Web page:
FACT SHEETs q5 by jamiemccoy


									The health risks of
passive smoking
The health risks of                             Stroke: A recent study in New Zealand found
                                                that exposure to passive smoking increases
passive smoking                                 the risk of stroke by 82% in non-smoking
                                                men and by 66% in non-smoking women.
Previously, people often only considered        This is a serious concern, as stroke is such
passive smoking as a welfare issue, focusing    a common condition.
on the smell and the irritation that tobacco
smoke causes to eyes, nose and throat.          Asthma: 3.4 million people in the UK
But over the last few years, the weight         have asthma and for most of these, tobacco
of evidence for much more serious risks         smoke is a trigger for an asthma attack.
to health from passive smoking has grown        For someone with asthma, just one hour
too great to ignore.                            of exposure to passive smoking can cause
                                                a 20% deterioration in lung function.
Why is one person’s smoking
harmful to others?                              Pregnancy complications: Passive smoking
Tobacco smoke contains around 4,000             during pregnancy increases the risk of having
chemicals, including arsenic, benzene,          a baby with a low birth weight. Small babies
formaldehyde and ammonia. Around 60             are at much greater risk of infections and
of these chemicals are known or suspected       other health problems.
to cause cancer. Many of the toxic
chemicals are actually more concentrated        Risks to children: Children don’t make
in the smoke that’s given off by the burning    up much of the workforce, of course,
tip of a cigarette (sidestream smoke) than      but they may still spend quite a bit of time
in the smoke inhaled by the smoker through      in other people’s workplaces, like schools,
the filter (mainstream smoke). Around 85%       leisure centres, cafes or shopping centres.
of the smoke in a room where people are         Children are even more at risk because
smoking is the more toxic sidestream smoke.     of their smaller lungs and the fact that
By breathing in the smoke in the atmosphere,    their bodies are still developing. For them,
the non-smoker is exposed to many of the        passive smoking increases the risk of asthma,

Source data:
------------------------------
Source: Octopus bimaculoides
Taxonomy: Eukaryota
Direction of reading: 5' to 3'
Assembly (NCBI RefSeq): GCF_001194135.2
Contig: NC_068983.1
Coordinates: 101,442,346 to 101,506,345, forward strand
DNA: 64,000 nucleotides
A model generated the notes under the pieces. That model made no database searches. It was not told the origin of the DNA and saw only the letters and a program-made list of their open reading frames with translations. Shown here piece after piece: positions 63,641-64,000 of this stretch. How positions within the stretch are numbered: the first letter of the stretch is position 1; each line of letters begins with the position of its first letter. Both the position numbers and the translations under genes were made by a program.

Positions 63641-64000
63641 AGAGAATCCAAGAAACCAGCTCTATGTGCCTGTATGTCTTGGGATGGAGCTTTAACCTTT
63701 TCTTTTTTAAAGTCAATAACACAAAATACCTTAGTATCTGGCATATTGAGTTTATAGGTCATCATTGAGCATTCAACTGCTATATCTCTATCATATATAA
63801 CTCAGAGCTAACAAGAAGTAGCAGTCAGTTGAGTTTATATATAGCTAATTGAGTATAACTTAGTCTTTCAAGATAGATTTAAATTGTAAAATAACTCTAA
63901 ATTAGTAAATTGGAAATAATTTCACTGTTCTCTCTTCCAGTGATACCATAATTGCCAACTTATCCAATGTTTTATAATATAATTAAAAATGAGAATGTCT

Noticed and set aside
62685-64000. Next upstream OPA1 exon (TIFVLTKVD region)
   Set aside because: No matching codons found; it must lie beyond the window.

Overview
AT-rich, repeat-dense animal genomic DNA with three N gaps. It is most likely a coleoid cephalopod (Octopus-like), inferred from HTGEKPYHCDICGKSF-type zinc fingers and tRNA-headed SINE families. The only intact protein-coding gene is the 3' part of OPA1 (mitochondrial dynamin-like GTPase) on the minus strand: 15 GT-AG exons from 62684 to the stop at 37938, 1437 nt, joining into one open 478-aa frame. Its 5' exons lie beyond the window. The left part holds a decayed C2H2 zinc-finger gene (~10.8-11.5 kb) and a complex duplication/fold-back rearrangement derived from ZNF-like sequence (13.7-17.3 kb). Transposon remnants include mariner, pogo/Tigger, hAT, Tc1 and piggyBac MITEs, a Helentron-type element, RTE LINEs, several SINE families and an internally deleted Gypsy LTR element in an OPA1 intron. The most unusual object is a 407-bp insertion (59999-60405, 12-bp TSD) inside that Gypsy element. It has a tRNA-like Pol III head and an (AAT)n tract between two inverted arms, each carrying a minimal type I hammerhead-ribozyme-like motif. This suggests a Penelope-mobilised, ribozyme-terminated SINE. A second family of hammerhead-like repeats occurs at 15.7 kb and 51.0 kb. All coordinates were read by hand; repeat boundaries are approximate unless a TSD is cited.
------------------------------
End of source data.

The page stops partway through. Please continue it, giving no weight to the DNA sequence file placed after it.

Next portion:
same health risks as the smoker.                bronchitis, pneumonia and middle ear disease.

What are the health risks?                      After reviewing all the available evidence,
Lung cancer: The best-known risk to smokers,    the latest report prepared for the government
lung cancer, is also more common in people      by SCOTH has concluded that there is now
regularly exposed to passive smoking.           no doubt that breathing in other people’s
The government’s Scientific Committee on        smoke significantly increases the risk of
Tobacco and Health (SCOTH) reported in          cancer and heart disease, and advised that
1998 that passive smoking increases the risk    no infant, child or adult should be exposed to
of lung cancer in non-smokers by 20-30%.        second-hand smoke.

Heart disease: Even though they inhale only     A recent review of international research on
1% of the smoke, passive smokers may suffer     the immediate health impact of smoke-free
25% of the increased risk of heart disease      workplace legislation found rapid and dramatic
associated with active smoking (one study       improvements. Air quality, respiratory health
suggested it might be as much as 50%).          and levels of heart attacks and heart disease
Just 30 minutes of passive smoking can reduce   all improved substantially within months of the
the coronary blood supply of a non-smoker       legislation being introduced.
to the same level as that of a smoker.

Health Promotion Agency for Northern Ireland, 18 Ormeau Avenue, Belfast BT2 8HS
Tel: 028 9031 1611 (voice/minicom) Fax: 028 9031 1711 Website: www.healthpromotionagency.org.uk

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